The game is fairly gentle on the player in terms of unpredictable deaths, but breaking a window without wearing gloves early in the game proves instantly fatal:
The game feels like an old dark house mystery early on -- we enter a study with a painting, and soon find a pistol, crowbar, and key. But we soon run across a cassette recorder that plays back this message:
Find the 3 Prisms that control my Machine. Rescue me!
We soon locate the Time Machine promised by the title, and entering it, find it has three sockets and 2 buttons marked FOR and REV. The machine is a bit temperamental and doesn't seem to move consistently forward and back in time -- it sometimes takes several button pushes to get to the expected "next" location.
There are five locations to visit - an Egyptian Sphinx, a sailing Brig, a fetid Swamp, a Time-Warp, the Cellar in the area where the game starts, and a Grassy Plain. None of these seem to be geographically related, i.e., presenting the same area in a different time period -- so the Time Machine is really just a transportation portal. The five areas contain some interrelated puzzles, and most of the accessible areas are easy to explore and map.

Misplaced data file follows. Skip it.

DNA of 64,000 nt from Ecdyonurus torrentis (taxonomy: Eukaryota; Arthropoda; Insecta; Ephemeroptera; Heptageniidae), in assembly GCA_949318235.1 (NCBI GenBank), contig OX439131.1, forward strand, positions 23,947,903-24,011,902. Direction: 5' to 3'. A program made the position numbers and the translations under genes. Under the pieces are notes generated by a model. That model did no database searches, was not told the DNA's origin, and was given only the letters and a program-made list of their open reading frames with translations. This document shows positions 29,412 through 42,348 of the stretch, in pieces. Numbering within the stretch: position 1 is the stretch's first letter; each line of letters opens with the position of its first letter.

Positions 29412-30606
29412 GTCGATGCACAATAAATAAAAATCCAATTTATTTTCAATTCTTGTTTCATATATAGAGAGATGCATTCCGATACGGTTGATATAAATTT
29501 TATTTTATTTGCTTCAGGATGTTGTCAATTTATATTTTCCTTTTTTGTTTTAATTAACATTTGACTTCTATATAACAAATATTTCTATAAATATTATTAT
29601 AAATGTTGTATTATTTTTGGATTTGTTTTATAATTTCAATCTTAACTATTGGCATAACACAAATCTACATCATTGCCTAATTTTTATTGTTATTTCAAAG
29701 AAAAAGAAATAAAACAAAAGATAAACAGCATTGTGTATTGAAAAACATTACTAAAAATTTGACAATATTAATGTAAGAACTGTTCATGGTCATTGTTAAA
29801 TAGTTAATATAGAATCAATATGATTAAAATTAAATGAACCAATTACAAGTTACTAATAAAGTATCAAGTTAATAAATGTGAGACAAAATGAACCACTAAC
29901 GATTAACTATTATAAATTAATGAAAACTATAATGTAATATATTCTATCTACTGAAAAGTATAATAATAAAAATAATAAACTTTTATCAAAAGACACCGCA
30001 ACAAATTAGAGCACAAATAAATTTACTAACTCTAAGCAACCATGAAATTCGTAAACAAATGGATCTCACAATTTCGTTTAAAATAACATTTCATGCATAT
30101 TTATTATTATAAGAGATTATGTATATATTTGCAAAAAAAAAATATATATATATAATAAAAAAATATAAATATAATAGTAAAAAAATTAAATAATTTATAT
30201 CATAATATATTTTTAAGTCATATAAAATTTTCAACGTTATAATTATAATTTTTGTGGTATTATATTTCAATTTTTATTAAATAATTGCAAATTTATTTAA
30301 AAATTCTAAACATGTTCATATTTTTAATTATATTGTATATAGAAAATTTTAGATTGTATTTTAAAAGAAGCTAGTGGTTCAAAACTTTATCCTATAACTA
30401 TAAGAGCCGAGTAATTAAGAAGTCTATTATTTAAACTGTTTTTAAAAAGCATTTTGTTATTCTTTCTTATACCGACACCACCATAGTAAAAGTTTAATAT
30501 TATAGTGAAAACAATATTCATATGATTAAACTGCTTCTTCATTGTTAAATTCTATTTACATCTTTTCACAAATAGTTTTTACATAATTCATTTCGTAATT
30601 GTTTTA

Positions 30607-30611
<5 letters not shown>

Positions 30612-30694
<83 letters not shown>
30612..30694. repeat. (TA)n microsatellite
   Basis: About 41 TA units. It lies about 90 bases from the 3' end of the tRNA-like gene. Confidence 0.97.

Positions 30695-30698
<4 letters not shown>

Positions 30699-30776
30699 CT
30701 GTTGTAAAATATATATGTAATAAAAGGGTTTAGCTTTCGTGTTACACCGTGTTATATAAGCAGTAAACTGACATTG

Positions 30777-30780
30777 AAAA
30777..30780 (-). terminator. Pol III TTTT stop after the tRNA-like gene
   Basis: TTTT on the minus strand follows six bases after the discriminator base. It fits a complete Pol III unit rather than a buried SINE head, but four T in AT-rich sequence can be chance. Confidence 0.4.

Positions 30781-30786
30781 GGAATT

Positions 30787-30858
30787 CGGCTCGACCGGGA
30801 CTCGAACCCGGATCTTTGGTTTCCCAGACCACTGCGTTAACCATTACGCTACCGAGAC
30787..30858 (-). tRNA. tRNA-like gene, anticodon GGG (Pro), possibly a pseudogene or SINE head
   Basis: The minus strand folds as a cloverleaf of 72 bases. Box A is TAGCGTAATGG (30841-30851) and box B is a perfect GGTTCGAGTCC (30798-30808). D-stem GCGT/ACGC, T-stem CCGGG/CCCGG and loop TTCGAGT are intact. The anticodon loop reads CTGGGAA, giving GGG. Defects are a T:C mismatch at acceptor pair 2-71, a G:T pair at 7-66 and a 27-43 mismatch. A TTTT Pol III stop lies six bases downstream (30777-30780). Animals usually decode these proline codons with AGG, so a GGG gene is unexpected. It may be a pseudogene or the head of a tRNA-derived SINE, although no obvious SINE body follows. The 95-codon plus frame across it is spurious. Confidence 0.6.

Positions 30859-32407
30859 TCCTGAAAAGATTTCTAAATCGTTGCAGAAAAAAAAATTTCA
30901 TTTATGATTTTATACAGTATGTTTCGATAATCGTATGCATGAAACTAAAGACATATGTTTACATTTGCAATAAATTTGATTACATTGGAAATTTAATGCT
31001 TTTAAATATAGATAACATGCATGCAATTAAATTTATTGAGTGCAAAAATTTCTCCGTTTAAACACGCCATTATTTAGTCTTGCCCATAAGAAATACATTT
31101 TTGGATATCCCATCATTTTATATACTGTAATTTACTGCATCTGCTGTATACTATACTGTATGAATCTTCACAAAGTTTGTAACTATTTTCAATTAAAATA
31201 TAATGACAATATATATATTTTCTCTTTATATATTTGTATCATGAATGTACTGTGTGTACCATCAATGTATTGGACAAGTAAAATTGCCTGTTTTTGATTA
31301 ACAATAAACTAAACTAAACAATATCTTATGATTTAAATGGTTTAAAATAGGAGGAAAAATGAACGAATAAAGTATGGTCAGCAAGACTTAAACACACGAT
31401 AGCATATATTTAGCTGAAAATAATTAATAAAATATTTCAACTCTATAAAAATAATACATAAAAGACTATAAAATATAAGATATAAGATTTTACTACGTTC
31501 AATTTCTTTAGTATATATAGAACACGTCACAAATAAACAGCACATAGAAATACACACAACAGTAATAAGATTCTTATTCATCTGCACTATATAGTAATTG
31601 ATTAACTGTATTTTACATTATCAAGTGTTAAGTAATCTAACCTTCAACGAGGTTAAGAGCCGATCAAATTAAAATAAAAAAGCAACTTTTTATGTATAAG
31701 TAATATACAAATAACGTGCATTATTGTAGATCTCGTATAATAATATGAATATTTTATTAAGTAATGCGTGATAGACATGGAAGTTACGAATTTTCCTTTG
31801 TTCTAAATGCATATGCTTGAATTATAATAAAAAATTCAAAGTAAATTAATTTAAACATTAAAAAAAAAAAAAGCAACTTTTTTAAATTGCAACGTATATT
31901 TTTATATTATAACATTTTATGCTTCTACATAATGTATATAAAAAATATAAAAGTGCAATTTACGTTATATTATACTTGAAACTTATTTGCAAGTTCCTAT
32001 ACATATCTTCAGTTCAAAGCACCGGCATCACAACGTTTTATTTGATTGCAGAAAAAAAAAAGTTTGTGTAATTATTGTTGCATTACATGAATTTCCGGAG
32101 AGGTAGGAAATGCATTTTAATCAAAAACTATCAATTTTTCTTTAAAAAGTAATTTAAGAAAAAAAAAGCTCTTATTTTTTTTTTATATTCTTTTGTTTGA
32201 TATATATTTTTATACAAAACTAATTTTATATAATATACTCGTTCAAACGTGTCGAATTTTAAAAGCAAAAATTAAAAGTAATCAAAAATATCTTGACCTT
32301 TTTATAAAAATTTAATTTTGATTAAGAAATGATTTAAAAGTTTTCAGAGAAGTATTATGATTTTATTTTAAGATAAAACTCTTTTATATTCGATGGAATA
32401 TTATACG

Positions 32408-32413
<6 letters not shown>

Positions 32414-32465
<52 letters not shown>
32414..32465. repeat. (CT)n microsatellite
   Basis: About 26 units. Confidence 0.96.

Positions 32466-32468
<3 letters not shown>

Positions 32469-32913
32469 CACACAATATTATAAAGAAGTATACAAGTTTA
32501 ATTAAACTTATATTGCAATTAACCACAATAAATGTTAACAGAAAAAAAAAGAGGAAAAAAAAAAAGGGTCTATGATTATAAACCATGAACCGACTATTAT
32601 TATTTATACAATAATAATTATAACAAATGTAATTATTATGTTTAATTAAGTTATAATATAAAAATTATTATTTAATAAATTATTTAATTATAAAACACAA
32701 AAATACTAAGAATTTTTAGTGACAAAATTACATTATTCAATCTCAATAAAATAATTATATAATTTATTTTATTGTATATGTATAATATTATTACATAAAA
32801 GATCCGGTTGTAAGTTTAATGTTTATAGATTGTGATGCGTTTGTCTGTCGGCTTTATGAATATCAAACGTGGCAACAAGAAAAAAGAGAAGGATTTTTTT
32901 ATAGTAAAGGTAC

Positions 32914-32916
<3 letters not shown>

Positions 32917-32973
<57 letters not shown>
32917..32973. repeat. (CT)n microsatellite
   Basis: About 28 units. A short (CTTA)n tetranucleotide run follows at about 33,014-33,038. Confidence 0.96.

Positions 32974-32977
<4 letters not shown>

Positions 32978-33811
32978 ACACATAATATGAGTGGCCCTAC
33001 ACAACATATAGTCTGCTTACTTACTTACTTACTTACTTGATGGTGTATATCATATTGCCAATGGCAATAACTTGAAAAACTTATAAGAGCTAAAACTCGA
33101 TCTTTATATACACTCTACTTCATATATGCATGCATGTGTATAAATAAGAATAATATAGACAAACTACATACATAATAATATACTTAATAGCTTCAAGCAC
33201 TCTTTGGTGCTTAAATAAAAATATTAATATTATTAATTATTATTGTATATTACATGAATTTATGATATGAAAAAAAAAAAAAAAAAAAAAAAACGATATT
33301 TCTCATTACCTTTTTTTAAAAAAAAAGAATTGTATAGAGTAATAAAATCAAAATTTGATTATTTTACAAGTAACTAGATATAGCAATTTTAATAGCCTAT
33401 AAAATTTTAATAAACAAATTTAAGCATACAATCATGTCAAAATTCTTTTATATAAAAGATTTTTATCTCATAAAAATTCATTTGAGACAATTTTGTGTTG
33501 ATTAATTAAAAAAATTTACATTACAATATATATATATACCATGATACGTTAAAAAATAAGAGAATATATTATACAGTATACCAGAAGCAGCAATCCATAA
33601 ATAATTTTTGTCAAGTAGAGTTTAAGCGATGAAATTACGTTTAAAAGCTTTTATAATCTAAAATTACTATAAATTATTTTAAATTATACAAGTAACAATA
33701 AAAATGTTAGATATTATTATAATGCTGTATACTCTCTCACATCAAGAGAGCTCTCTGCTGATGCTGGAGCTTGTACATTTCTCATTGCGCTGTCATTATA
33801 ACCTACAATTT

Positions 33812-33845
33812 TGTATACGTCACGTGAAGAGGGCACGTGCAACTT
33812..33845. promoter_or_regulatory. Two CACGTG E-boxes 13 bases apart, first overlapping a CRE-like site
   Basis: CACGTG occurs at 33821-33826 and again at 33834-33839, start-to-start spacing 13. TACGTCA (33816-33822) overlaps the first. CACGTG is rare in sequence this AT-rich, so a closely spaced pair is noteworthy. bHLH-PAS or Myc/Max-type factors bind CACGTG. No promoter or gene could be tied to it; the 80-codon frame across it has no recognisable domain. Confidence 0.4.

In the Sphinx area, I got stuck for a bit trying to figure out how to escape once I had entered the dark passage. I was able to PULL LEVER, causing a strange noise to no apparent effect; I could even take the lever, though I could only pull it in the room where it originated. I backed up and explored the desert south of the Sphinx, with no productive discoveries. I couldn't DIG in the area, which was a bit surprising, nor could I PUSH or MOVE LEVER to change its behavior. I couldn't pick up and move the portal for reentering the time machine to a different location, which was not surprising. I got closest to a solution when I unsuccessfully tried to JAM OPENING, JAM CROWBAR and JAM SHOVEL, but needed a walkthrough to tell me I had to JAM LEVER using the rock in the adjacent room. Past this point, I encountered a classic adventure game trope -- a savage, hungry guard dog can be distracted with food found on the sailing brig, though GIVE BEEF did not work, while FEED DOG did.